The most important FX cross for Singapore is CNY/SGD, as China is a key trade partner. Although the SGD appreciated versus the USD by 6.3% in the past year, the MAS ensured that it is competitive versus the CNY – by depreciating the SGD against CNY by -2.8% in the past year. The SGD also depreciated versus the ringgit and the euro by 6.4% and 8%, respectively.
In other words, despite a weighted appreciation in the index overall, the SGD is not appreciating versus its key trade partners, which means that the MAS is mindful of bilateral FX competitiveness to ensure that the recovery is not derailed.
There are signs that exports are slowing across the region, including Singapore. This means that the SGD appreciation will be more index-based and key partners such as China, the Eurozone, and Malaysia will still carefully watched.
Capping the Singapore Swap Offer Rate
Although the MAS’ official target is geared towards external competitiveness via the exchange rate, interest rates also matter because domestic demand makes up 73% of Singapore’s GDP. With worsening demographic trends and declining house prices, the central bank has to ensure that a cheap FX does not cause interest rates to rise too sharply.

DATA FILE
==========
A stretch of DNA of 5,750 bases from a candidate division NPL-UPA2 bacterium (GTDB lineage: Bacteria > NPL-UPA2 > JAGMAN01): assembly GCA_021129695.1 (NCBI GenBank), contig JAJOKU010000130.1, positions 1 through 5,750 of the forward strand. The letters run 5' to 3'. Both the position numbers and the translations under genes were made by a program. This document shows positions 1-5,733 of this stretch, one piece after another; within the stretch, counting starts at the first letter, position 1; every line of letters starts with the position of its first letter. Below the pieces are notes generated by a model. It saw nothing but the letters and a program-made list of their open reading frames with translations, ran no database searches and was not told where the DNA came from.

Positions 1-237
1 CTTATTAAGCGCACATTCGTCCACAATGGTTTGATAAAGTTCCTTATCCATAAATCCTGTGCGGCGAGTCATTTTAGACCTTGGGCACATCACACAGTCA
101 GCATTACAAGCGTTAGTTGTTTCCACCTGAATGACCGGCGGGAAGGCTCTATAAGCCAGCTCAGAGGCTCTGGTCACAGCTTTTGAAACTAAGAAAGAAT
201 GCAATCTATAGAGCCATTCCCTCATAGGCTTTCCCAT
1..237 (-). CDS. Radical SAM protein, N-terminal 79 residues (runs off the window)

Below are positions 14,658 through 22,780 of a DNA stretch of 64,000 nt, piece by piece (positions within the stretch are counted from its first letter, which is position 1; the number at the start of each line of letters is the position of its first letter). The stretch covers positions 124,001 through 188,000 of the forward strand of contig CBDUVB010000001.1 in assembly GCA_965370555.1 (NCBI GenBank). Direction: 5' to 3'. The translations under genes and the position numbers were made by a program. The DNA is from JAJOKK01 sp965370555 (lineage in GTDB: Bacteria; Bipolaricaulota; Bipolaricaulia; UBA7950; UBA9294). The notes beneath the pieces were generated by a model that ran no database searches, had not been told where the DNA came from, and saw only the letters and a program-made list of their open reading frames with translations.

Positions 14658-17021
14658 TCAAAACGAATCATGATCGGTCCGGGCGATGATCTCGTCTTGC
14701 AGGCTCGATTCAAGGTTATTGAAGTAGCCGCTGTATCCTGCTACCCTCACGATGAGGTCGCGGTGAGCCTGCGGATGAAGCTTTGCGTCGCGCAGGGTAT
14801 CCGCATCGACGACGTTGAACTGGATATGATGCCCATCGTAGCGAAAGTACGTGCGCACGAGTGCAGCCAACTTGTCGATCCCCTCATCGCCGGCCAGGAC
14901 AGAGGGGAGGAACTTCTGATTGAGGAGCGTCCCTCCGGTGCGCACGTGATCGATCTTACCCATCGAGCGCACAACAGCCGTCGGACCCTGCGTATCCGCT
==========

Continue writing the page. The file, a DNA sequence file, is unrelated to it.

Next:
But the central bank does not have control over one key component of its domestic rates – USD rates, which are determined by the US Federal Reserve. And rate hikes have filtered through to push LIBOR [London Interbank Offered Rate] upward.
The central bank is mindful that higher interest rates will cause corporates to spend more of their income servicing debt, impacting their balance sheet
In other words, the only component of the Singapore Swap Offer Rate that the MAS can influence is the expectations of the SGD via the forward FX rates. As such, the MAS is trying to have its cake and eat it too, by having both a competitive currency and low real rates to shelter growth.
By allowing for a modest appreciation of the index but making it still competitive versus key partners, the MAS is also tempering the rise of domestic rates.
For the most part, the MAS has been successful in supporting an economic recovery. The Singapore Swap Offer Rate has indeed risen, but the pace has been gradual. The MAS, by creating appreciating expectations in markets, is essentially capping the rise of the Singapore Swap Offer Rate and thus negates some of the rise in LIBOR.
The right move